Much too often, business owners and salespeople eagerly run off to complete assignments given to us by employees, prospects, or clients. We are asked for something, we feel like we should know how to provide it, and we eagerly set to work trying to produce something that might please them.
My experience is that it pays big dividends to slow things down by asking many clarifying questions. Exactly what information will satisfy a prospect who is looking for a reference? Or comparable experience? Or assurance of financial stability? How much ownership or participation in an eventual sale will satisfy a key employee? What commission, recognition, or work/life adjustment will motivate our best salesperson?
My CEO executive coaching group members have learned that the first question to ask when a member brings one of these situations is, “Did you ask her what she wants?” And, “What would happen if she got that?”
Ask a few good questions before accepting a homework assignment from anyone.
The power of genuine curiosity even extends to setting prices. I got a call from a large organization asking my price to facilitate a meeting. I had never delivered a service exactly like that for such an organization. Most people would have just taken a shot in the dark and hoped to come up with the right amount to propose. Instead I said, “You have a lot more experience purchasing this sort of thing than I have pricing it. Could you share with me what you’ve budgeted for this project?” He suggested a figure higher than I would have asked. I told him I could do it for that, though I would prefer a better fee. He came back a few days later, with a P.O. for 20% more than his original number. My best guess would have been too low–twice.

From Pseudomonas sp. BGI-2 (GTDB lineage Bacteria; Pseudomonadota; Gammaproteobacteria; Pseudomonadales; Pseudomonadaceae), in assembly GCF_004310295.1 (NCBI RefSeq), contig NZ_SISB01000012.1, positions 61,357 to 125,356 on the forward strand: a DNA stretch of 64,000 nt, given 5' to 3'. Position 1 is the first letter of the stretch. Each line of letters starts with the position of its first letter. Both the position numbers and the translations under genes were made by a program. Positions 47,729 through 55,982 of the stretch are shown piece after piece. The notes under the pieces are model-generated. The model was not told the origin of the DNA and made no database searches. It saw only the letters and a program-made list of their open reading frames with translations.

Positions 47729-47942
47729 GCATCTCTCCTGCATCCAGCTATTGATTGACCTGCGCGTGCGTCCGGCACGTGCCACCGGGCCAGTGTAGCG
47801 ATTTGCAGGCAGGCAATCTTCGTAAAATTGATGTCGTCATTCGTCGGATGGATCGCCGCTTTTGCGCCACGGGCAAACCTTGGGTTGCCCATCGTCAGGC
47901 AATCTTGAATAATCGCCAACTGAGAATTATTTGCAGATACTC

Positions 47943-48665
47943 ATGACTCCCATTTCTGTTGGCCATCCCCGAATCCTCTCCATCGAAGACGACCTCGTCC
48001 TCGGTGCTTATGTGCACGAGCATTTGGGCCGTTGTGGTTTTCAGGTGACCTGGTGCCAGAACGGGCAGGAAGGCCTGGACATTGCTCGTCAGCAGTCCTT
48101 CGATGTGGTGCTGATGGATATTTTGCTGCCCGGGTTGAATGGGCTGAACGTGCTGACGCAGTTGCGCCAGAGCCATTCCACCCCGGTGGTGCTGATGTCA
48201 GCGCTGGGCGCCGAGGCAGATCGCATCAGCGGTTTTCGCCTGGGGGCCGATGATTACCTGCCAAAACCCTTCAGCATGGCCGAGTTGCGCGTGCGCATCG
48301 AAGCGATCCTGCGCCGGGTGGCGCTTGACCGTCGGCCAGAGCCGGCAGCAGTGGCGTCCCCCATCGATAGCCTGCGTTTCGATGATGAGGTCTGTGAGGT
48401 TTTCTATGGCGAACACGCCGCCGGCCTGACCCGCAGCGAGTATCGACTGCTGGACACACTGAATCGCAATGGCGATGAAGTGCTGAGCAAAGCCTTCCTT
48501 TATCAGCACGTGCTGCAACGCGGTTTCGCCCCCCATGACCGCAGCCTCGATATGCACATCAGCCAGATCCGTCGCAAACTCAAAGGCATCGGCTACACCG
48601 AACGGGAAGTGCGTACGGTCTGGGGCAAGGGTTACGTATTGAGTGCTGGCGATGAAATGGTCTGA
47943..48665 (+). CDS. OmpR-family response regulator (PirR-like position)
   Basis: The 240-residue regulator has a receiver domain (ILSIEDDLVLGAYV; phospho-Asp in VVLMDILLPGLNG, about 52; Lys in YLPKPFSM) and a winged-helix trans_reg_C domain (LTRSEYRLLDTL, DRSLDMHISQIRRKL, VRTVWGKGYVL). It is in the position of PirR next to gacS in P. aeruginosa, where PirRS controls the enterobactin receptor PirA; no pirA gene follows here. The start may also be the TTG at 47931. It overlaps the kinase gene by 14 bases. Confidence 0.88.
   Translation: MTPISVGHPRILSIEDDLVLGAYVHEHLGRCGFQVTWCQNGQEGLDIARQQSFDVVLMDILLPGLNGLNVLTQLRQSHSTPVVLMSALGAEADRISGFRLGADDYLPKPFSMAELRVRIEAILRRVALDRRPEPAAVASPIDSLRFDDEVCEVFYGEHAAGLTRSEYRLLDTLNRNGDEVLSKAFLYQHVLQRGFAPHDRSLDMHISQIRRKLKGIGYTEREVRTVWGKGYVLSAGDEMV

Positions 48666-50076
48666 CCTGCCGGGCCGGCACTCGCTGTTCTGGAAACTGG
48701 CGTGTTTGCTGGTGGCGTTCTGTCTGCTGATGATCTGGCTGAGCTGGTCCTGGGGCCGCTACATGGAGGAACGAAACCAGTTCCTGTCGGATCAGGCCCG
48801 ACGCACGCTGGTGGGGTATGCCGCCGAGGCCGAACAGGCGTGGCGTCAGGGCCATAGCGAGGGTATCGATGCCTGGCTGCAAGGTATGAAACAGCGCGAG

I have a simple rule about proposals:
I hate to write, but
I am happy to take dictation.
When a prospect asks for documentation or proof, ask them what they need to see. Maybe they have a preferred format for continuity plans or financial statements? Or samples of winning documents? Perhaps there is one key piece of data or a promise that would help them be satisfied. It frequently happens that the prospect simply does not want to do business with you and the information request is only a veiled, “No.” If so, find out now by asking specific questions, before engaging in the money-burning fire drill of preparing a document.
Many people find my blog post, One More Question…, useful for learning how to ask better questions at the right time.
This was really helpful, Tony! I spend a significant amount of time doing work for nothing, because I’m here to help. I will continue doing work for nothing, but your suggested questions will help me better to target my efforts, and perhaps identify paid work needed by that person, or by someone else that that person knows. Thank you!
Many times, people say not to ask what your budget is. In this context, saying to the buyer “you have more experience than I do” is a great response in my opinion. Also, I like “I can do it for that but would prefer more. Prefer is something I think about. This is the situation but I prefer this.
Thanks for this post.